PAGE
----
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How to Get Rid of Grub Worms

In large numbers, grub worms can be a serious threat to your lawn and garden. Go through this article for some tips to get rid of them.
Sonia Nair
Of late, your lawn develops some gray and brown patches. Some parts of the lawn may feel spongy, and the grass detaches easily from the soil, as if there are no roots. Even the flower beds show signs of damage with some plants dying all of a sudden. You may also notice some parts of the lawn/garden being dug overnight. All these signs may point towards presence of grub worms in your flower garden and lawn.
What are Grub Worms?
You may mistake grub worms as a type of worm. In fact, they are the larval stage of certain beetles like the Japanese beetle, Oriental beetle, Asiatic garden beetle, etc. Adult beetles roam around in the garden, and feed on plants during the early summer. Around July and August, they lay eggs deep inside the soil, in the moist areas of the lawn and garden. Within a few weeks, the eggs hatch and develop into larvae, which are called grub worms. They are plump little worm-like creatures, that sport a C-shaped body with a reddish head, and dark-colored rear. Grub worms in grass feed voraciously on the roots, and damage the lawn. Similarly, they feed on the roots of garden plants, resulting in their death. Even though the larvae start feeding as soon as they hatch, grub worms reach their full size within a month, and those in this stage cause the utmost harm to the plants.
Before the advent of winter, they move deep into the soil for hibernation, and transform to pupae during May. They emerge out as beetles in early summer. Some of these grubs may come out during spring and feed for a while, before transforming to pupae stage. But this time, their feeding may not cause much harm to the plants. The presence of grub worms in the lawn or garden can attract skunks, raccoons, armadillos, moles, etc. These animals may dig out soil in the lawn and garden, while searching for grub worms that they devour on.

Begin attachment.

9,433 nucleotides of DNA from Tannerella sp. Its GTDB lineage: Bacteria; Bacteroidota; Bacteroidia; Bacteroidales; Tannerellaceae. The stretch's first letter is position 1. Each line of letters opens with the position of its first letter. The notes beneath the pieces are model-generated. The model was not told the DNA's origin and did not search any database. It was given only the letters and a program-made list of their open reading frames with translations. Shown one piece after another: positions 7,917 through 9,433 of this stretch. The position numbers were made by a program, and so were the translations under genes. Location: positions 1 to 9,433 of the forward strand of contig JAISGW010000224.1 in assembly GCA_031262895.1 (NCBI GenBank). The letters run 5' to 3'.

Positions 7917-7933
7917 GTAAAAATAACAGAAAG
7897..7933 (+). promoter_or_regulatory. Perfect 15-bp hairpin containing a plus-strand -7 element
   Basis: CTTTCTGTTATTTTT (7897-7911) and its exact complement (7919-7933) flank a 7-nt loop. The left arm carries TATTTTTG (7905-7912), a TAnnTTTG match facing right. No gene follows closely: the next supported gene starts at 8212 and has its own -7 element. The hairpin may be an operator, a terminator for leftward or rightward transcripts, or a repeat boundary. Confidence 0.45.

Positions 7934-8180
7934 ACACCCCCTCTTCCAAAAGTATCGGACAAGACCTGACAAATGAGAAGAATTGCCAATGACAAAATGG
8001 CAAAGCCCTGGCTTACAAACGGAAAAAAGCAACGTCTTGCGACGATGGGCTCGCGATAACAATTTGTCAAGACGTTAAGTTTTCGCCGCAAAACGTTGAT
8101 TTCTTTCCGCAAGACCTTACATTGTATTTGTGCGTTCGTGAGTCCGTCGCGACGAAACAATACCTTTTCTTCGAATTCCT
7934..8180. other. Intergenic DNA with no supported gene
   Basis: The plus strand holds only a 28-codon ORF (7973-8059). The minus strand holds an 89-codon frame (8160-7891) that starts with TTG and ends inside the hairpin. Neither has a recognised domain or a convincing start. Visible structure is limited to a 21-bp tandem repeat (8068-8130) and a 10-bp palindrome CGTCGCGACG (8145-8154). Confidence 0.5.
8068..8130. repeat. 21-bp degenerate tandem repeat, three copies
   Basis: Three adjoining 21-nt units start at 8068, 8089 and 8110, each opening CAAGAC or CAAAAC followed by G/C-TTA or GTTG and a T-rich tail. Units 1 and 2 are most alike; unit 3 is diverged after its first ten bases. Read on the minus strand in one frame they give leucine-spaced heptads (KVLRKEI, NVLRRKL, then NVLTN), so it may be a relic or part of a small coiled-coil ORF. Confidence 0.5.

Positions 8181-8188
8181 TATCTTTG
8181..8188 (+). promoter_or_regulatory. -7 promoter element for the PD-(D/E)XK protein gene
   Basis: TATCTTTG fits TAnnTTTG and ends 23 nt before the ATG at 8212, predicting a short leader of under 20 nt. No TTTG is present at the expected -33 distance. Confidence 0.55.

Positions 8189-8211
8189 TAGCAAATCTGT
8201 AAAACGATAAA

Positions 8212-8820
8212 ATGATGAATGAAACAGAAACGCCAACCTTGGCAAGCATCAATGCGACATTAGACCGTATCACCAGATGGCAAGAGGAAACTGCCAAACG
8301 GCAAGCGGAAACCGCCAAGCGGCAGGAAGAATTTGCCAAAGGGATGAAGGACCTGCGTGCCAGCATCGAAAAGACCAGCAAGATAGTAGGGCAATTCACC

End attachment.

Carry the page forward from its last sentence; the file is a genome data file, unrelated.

How to Get Rid of Grub Worms
In small numbers, grub worms may not cause much harm to your garden plants or grass, but in large numbers, they can be a serious threat. It has been observed that regular watering, mowing, and normal fertilizing can prevent the damage that can be caused by grub worms. However, if a square foot of the soil in the lawn or garden has more than five grub worms, then you have to search for some large-scale measures to get rid of them. Even though there are various types of pesticides that can be used for eliminating grub worms, it will be always better to try natural pest control methods, as a first line of defense. If the infestation is not that large, then try to attract grub worm predators, like birds (robins). Try frequent watering, so that the grass recovers from root loss.
Beneficial Nematodes: Get some nematodes from the garden store. Mix them in water, and spray on the garden soil or lawn. Beneficial nematodes are microscopic worms that can enter the body of certain insects and their larvae and kill them. These nematodes enter the body of the host and kill the later within two days. However, they need moist soil to travel deep and so, water the soil thoroughly, before and after applying nematodes. However, this method is said to be more beneficial, when the larvae are small in size. So the best season for using beneficial nematodes is July end or early August.
Milky Spores: You may also resort to application of milky spores (a bacterium that can cause milky spore disease in grub worms) on lawn grass. These spores affect the grub worms that feed on the grass and eventually kill them. Nowadays, commercial products for grub worm prevention are also available in the market. You have to apply them during summer, to prevent these pests.
Homemade Pesticide: Add two cups of antiseptic mouthwash (without flavor), two cups of plain liquid soap, two cups of chewing tobacco juice (can be made by boiling chewing tobacco with water), and a cup of household ammonia, to a gallon of boiling water. Once cool, this mixture can be sprayed on the soil/grass, so as to get rid of grub worms.
Contact your local nursery or a horticulturist for more information and instructions about grub worms. Get a detailed understanding about the method to control grub worms to be used and the right time for its use.